Ginseng bonsai, how to cure

How and how much should you water a ginseng bonsai?

Ginseng bonsai has the characteristic, like all bonsai of this category, of suffering a lot when water stagnation is created, as it suffocates the roots. The problem is then reflected on the leaves, which may turn dark green or yellow or wither within a few days. Furthermore, stagnant water can contribute to the creation of mold, which in contact with the earth will infect the entire plant. For this reason, ginseng bonsai should be watered periodically and regularly, but only when it needs it. To understand when it is time to add water, it will be sufficient to check the earth: if it is dry and almost dry, it will be necessary to water the plant, if it is wet, it is a sign that the bonsai is fine. It is good then to wet the leaves with a vaporizer,

Caring for and growing a ginseng bonsai

Ficus ginseng does not need much attention, but it must be kept at a constant temperature of 15 degrees centigrade and in any case never below 10, as too low a temperature could freeze the roots and lead the bonsai to death. Ginseng bonsai is an evergreen plant, so it will show up with beautiful, large green leaves all year round. It is advisable, in spring, to prune the largest and heaviest branches that can bend going to lean on the others, ruining the traditional aesthetics of the bonsai. In any case, you should not overdo it, but just cut a few twigs out of place. In the same season the roots must then be cut by almost half, an operation that requires a lot of attention and patience, because you will have to remove all the earth from the pot and at the end of the procedure repot the plant.

The fertilization of the ginseng bonsai and the best times

Ginseng bonsai requires a soil consisting of 50% akadama and the other 50% of good quality soil. A soil that is able to perfectly drain the water is preferable, to avoid stagnation that causes the roots to rot with the consequent loss of foliage. For its roots, large on the surface and fine under the ground, a soil rich in mineral salts and an adequate fertilization that must be constant throughout the year is required. As already mentioned, the ginseng bonsai is an evergreen plant, therefore it requires the same nourishment both in winter and in summer, but you must not overdo it with nitrogen, the mineral used to make the leaves large and strong. Both solid fertilizer (which usually comes in blue balls) or liquid fertilizer can be used. The latter is the most suitable,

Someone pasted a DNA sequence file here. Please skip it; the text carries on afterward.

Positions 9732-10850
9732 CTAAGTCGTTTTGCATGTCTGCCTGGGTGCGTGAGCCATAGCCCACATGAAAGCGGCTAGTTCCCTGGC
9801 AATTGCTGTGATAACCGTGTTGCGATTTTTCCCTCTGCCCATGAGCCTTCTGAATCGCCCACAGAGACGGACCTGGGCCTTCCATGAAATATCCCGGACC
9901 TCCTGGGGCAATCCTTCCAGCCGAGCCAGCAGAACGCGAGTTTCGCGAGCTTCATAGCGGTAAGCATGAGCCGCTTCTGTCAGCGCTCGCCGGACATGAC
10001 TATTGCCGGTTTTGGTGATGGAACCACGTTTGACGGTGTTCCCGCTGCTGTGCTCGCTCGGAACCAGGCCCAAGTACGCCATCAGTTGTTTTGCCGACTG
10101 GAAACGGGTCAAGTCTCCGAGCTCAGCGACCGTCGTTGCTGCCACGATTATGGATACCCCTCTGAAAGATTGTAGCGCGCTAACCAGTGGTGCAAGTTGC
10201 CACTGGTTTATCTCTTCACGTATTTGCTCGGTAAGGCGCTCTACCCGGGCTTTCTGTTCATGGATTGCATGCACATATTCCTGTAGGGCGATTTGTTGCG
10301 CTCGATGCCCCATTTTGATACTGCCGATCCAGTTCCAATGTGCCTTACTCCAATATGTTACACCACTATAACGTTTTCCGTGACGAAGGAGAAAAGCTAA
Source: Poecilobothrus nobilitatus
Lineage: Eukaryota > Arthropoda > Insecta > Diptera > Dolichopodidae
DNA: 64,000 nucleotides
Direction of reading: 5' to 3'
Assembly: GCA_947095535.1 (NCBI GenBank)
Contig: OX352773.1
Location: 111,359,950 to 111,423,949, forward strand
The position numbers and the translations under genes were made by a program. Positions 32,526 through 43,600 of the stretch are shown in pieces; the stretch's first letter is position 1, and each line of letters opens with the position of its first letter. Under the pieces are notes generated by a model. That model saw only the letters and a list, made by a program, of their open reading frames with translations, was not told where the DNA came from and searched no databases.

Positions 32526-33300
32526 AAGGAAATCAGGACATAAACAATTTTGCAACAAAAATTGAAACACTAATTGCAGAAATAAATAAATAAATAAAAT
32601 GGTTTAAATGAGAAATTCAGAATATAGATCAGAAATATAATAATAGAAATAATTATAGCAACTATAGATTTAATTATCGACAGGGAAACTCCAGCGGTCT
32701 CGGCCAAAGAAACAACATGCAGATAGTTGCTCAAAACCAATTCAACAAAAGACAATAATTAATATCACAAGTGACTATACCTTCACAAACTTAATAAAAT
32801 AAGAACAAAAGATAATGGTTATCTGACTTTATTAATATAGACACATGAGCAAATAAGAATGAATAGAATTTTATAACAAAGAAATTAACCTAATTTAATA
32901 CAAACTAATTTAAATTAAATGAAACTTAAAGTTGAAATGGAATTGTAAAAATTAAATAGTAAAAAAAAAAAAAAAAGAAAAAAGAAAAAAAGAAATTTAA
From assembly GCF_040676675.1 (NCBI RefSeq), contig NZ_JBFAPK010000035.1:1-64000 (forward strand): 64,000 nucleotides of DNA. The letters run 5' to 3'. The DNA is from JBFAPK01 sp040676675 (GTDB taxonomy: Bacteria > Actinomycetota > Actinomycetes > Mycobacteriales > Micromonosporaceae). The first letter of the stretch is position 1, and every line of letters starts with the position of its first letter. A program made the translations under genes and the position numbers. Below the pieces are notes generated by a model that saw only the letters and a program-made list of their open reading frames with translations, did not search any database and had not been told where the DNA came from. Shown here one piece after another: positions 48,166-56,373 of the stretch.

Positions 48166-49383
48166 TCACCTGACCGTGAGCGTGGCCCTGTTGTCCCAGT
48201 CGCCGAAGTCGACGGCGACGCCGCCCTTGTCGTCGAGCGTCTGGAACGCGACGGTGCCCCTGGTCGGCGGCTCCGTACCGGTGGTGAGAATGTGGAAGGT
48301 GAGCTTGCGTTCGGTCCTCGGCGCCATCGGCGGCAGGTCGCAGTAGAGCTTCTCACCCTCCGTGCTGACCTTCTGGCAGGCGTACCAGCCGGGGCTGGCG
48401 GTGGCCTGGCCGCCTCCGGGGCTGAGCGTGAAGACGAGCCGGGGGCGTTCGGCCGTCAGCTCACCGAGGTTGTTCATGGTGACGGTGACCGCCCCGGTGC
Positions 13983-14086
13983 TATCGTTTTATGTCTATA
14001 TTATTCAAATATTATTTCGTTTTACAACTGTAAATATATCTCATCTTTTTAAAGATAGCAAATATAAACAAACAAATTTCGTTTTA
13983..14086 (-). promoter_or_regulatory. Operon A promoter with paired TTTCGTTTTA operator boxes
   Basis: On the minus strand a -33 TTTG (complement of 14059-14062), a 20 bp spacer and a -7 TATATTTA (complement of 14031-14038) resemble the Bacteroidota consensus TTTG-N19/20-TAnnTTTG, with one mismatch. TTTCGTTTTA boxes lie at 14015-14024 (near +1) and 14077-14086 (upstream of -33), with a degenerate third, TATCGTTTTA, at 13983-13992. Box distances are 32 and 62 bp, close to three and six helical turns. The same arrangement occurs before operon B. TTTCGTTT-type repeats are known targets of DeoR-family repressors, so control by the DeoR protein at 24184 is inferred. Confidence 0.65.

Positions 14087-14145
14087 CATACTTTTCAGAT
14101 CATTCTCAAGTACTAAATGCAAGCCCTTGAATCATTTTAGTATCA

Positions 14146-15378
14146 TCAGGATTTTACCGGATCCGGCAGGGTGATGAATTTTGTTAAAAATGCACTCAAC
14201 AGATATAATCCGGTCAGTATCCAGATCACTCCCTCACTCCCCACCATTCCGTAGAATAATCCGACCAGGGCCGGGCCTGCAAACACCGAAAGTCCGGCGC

Ginseng bonsai, how to cure: Ginseng bonsai exposure and diseases

Ginseng bonsai is the type of bonsai that needs less care and that easily tolerates hot weather and sun exposure. The real enemy of ginseng is the cold: too low temperatures risk killing the plant. Apart from winter, the ginseng bonsai can also be placed inside a house, but it must be away from drafts and radiators. It is also advisable not to leave the pot exposed to direct light, because it would lead to too high temperatures the soil and consequently the roots. As for diseases, the fungus is the most common parasite. Occurs when the bonsai is placed in areas with little light and little air exchange, the presence of the fungus can be seen through the leaves, which will show black dots and mold along the branches. A fungicide and placement in more open areas will bring the bonsai back into shape. There are many other parasites, which can be recognized by the presence of small white balls, similar to cotton, or red dots that devour the branches from inside, causing the leaves to fall and leading the plant to death if you do not use special pesticides for bonsai. .

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